Which brings us to another important Augustinian theme: humility. Humility was required both to have faith and to learn love. Faith, of course, was for St. Augustine always the beginning of any adventure in understanding. One of his favorite citations is Isaiah 7:9: "If you do not believe, you will not understand." This reference is peppered through numerous of his sermons. Believe that you may understand is at the heart of the Augustinian program.
Faith requires humility. Humility is the virtue which, tied to faith, obtains access to God. "He is exalted indeed. Are you looking for a ladder? Look for the wood of humility, and you will attain your goal." (Sermon 70A.2) "Do you want to reach God in his sublime heights? Begin by practicing the humility of God . . . Practice the humility of Christ, learn to be humble and not proud." (Sermon 117.7)
Humility is but the beginning of the Christian life and not the end-all, for the road in which the Christian travels is the royal road of love. This, is the golden thread in Scripture, for "at whatever page the scriptures are opened, the echo of love is heard." (Sermon 350A.1) What is absolutely central is to look at what we love, for what we love is what we become. "Love God; regard nothing else as better than he. . . . Love Christ! Long for the light that is Christ!" (Sermon 349.2) This love of God does not rest happy in God alone, as it also spills over into love of neighbor which is inseparable from it, and it includes even one's enemies.
It's perhaps not common to take a bishop to bed with you in the evening, to share a cup of coffee with him in the morning, to write a few words about him in your journal, to sit on a couch with him in the evenings with a glass of wine or perhaps two, to lie down with him on a hammock on a sultry Saturday while smoking a cigar, or to introduce your new ancient friend to all your old new friends on Facebook through a daily posting of quotes. But one thing I learned--from many other things--during my six month venture with St. Augustine: wherever and whenever you read his sermons, St. Augustine is there. The Communion of Saints . . . it's something for real.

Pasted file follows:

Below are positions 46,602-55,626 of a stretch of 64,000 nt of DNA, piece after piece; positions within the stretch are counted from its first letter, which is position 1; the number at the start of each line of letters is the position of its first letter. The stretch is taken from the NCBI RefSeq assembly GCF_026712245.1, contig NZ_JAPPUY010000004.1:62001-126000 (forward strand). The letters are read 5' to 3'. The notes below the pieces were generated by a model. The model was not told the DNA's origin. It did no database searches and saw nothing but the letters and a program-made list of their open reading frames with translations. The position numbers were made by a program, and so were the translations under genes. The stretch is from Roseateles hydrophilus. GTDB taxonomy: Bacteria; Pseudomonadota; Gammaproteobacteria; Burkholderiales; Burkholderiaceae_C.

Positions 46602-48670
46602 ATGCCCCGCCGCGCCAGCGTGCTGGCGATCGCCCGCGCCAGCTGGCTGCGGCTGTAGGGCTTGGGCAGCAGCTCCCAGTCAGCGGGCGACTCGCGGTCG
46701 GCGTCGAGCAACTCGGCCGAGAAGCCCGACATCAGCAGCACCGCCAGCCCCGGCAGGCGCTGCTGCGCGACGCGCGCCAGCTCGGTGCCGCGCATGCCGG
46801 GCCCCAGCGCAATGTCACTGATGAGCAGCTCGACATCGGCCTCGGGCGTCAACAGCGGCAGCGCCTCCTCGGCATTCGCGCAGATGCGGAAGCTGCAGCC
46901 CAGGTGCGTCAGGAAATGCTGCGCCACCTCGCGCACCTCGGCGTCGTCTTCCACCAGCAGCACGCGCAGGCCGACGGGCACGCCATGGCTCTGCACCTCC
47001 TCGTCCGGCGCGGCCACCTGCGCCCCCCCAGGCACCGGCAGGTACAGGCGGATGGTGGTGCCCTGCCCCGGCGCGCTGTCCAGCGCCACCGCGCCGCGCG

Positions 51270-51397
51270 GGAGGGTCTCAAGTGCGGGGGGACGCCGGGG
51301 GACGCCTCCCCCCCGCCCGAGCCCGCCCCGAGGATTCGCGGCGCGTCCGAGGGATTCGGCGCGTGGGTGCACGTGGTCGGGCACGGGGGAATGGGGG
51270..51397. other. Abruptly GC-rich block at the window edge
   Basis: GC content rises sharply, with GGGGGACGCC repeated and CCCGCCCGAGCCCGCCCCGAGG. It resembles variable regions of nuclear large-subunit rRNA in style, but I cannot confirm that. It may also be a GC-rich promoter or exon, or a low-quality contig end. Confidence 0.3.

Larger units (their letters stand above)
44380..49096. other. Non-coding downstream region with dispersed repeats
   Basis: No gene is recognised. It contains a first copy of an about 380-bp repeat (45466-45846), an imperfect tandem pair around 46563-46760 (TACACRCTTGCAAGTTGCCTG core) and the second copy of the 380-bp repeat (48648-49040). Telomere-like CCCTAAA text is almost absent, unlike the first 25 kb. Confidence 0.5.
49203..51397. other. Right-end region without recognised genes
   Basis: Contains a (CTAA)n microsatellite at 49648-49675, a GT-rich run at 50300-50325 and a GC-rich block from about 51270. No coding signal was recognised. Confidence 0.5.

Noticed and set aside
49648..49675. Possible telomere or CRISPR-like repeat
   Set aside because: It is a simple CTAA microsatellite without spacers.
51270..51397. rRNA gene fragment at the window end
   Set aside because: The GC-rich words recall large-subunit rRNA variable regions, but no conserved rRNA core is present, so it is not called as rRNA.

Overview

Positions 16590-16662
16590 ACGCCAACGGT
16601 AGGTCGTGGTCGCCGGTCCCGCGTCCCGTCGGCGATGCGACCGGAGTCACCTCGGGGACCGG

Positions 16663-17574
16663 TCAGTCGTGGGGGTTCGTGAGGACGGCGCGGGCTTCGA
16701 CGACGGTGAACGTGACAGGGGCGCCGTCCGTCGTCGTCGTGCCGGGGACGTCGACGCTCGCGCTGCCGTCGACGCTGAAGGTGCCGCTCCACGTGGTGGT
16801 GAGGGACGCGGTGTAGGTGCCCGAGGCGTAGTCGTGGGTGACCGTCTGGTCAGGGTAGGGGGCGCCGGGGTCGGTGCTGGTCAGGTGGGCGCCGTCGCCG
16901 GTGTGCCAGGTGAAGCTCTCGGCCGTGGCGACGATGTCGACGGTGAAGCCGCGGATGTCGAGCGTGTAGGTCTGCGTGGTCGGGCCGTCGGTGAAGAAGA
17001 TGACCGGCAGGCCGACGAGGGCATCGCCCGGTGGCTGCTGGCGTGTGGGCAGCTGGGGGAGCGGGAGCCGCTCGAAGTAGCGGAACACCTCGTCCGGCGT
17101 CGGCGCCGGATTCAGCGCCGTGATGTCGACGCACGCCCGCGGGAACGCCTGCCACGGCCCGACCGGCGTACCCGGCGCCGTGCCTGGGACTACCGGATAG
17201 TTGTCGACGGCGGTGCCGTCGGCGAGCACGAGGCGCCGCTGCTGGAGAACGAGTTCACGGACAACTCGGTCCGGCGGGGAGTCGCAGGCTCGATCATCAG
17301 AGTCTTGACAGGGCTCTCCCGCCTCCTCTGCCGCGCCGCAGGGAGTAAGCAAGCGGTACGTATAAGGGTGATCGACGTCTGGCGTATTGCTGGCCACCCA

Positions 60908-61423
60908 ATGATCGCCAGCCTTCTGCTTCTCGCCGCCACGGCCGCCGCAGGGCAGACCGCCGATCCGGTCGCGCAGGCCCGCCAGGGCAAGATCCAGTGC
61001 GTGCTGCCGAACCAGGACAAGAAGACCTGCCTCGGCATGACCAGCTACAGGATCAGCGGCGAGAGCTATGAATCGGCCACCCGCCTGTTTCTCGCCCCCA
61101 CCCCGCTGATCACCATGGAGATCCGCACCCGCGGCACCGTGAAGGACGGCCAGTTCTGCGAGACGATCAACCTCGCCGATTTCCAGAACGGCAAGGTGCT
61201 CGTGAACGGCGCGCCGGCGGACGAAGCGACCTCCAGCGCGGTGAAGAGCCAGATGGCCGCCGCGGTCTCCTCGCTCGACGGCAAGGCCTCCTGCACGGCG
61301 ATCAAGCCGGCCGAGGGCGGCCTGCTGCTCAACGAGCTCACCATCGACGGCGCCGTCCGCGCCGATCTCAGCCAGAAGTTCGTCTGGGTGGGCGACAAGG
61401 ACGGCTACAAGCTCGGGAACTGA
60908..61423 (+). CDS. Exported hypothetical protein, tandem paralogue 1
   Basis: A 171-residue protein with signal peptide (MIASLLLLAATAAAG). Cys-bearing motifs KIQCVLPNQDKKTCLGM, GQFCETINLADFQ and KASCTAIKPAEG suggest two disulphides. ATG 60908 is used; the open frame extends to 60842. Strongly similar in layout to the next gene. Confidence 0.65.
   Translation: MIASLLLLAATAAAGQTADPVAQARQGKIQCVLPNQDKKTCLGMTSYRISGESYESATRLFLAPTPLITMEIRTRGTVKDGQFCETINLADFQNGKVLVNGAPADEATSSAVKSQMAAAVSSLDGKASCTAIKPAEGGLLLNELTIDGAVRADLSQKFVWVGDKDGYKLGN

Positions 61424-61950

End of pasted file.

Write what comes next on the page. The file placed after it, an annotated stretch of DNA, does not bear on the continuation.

Pray for us, my dear and noble friend. Pray for us, St. Augustine. Or in words you would have understood while on earth: Sancte Pater Augustine, ora pro nobis.
Andrew M. Greenwell is an attorney licensed to practice law in Texas, practicing in Corpus Christi, Texas. He is married with three children. He maintains a blog entirely devoted to the natural law called Lex Christianorum. You can contact Andrew at firstname.lastname@example.org.
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Pope Benedict XVI's Prayer Intentions for January 2013
General Intention: The Faith of Christians. That in this Year of Faith Christians may deepen their knowledge of the mystery of Christ and witness joyfully to the gift of faith in him.
Missionary Intention: Middle Eastern Christians. That the Christian communities of the Middle East, often discriminated against, may receive from the Holy Spirit the strength of fidelity and perseverance.
Keywords: St. Augustine, sermons, interior life, prayer, City of God, Augustine of Hippo, Faith and works, Andrew M. Greenwell, Esq.